While there is little controversy in the field regarding the optimal process for developing and validating complex, high-parameter, spectral flow immunophenotyping methods, when it comes to cell enumeration assays which generate an absolute count expressed, as the number of cells per unit volume, there is a surprising lack of understanding in the field.

It is well understood that extensive phenotyping must be performed in washed whole blood or isolated PBMC in order to maximally resolve the diverse populations. These populations, or cell subsets, are reported as the percentage of some parent population such as total lymphocytes or total T cells. The absolute counts of these populations can then be calculated using the absolute count of the parent population generated in a separate assay.

The best way to do this is to design a companion tube for cell counting to be used alongside of the phenotyping tube. The cell counting tube must contain counting beads if the flow cytometer is not equipped with volumetric counting capabilities. Most importantly the counting tube must use a Lyse/No Wash format given that absolute counts cannot accurately be generated in an assay in which the blood has been washed, as there is no way to assess the cell recovery after washing8, 9. The counting tube should contain only the monoclonal antibodies (mAb) required to specifically identify the parent population, but not the extensive panel of mAb used in the phenotyping tube. The counting tube should follow the same initial gating strategy as the phenotyping tube. Using this approach the parent population derived in the counting tube will be as close as possible to the parent population in the phenotyping tube and thus generate the most reliable results.

Other approaches for deriving the absolute count of the parent population are commonly used but they are not optimal. One commonly used approach is to derive the absolute count of lymphocytes from results generated on clinically approved hematology analyzer; while this will work, there are several drawbacks. One is that the hematology analyzer will likely require a different anticoagulant from that used for the flow cytometric method. This fact introduces variability between the results generated by the two methods as the anticoagulants may affect the cells in different ways; moreover, each tube may not be optimally mixed, one tube may contain small clots. Of greatest concern is that a hematology measures lymphocytes differently than the flow cytometric method.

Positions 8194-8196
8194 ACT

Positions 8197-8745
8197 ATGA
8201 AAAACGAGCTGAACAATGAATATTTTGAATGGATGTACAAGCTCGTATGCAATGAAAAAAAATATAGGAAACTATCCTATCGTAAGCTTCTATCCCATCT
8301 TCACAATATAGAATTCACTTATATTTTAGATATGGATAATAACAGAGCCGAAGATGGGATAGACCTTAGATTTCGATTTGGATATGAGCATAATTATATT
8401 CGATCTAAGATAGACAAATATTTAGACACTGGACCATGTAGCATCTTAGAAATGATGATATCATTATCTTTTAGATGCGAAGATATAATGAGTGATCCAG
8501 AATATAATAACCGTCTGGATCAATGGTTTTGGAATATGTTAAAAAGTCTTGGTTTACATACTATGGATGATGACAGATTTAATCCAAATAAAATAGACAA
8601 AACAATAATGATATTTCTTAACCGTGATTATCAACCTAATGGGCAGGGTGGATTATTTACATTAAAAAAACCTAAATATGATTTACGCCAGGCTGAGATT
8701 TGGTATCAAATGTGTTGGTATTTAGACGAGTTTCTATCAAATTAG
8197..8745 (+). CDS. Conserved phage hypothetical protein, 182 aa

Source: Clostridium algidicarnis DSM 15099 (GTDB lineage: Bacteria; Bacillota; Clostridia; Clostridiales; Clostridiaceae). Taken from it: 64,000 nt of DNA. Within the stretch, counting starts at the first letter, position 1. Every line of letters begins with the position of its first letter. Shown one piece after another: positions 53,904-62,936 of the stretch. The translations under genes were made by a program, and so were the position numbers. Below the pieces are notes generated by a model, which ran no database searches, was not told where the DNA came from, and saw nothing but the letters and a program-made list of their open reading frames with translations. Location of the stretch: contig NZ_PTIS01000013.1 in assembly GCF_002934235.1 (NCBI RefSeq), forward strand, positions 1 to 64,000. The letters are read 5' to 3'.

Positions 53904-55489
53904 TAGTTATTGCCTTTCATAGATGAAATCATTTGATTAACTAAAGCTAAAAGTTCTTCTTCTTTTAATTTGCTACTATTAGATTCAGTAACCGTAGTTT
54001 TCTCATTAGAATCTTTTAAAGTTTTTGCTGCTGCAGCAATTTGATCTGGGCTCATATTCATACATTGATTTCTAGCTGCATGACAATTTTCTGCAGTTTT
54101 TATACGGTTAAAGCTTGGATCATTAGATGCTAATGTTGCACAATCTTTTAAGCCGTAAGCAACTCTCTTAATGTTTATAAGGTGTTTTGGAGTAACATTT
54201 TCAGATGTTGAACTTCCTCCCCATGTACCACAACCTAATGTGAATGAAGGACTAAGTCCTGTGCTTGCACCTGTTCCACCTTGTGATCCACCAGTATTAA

The hematology analyzer is actually less specific and less sensitive than a flow cytometer. The hematology analyzer identifies lymphocytes solely based on light scatter properties; whereas an optimally designed flow cytometric method will identify the lymphocytes based on light scatter and specific mAbs such as CD45 (lymphocytes are bright for CD45) and CD14 (lymphocytes are negative for CD14).

In addition, light scattering technology is more sensitive on a flow cytometer than a hematology analyzer. Lastly, the flow cytometric method will only include single cells events (i.e. excluding doublets) in the lymphocyte count.

A second commonly used approach is to take the absolute count of lymphocytes or T cells generated from an IVD/CE marked clinical diagnostic flow cytometric assay for the major lymphocyte populations (T cells, B cells, NK cells). While this approach is preferred to using a hematology analyzer, it still presents some limitations, which in the end, compromise the final results.

Although the IVD/CE marked methods are considered the gold standard, they actually rely on older flow cytometry technology and have not been updated to take advantage of many technological advances. Thus, the IVD/CE marked methods actually generate less specific data than the custom approach described above. They rely only on CD45 and light scatter for lymphocyte identification. The addition of CD14 has been shown to greatly improve the specificity of the lymphocyte gate. Furthermore, they do not include doublet discrimination.

When administering any type of immune therapy including CAR T cells, it is informative to evaluate the disposition of the patient’s immune cells in addition to the infused cells.

 

Summary

In order to best support the development of cell-based therapies the testing laboratories should strive to generate the most reliable data. There are not clear directives from regulatory agencies regarding testing to support drug development or for many clinical laboratory testing scenarios. It is thus up to the laboratorians to develop the most robust, state-of-the art methods for each particular COU10.

This article was written by Dr. Virginia Litwin, Director, Scientific Affairs, Eurofins Clinical Trial Solutions.

Learn more about Eurofins' integrated flow cytometry and the creation of its new flow cytometry centers of excellence.

References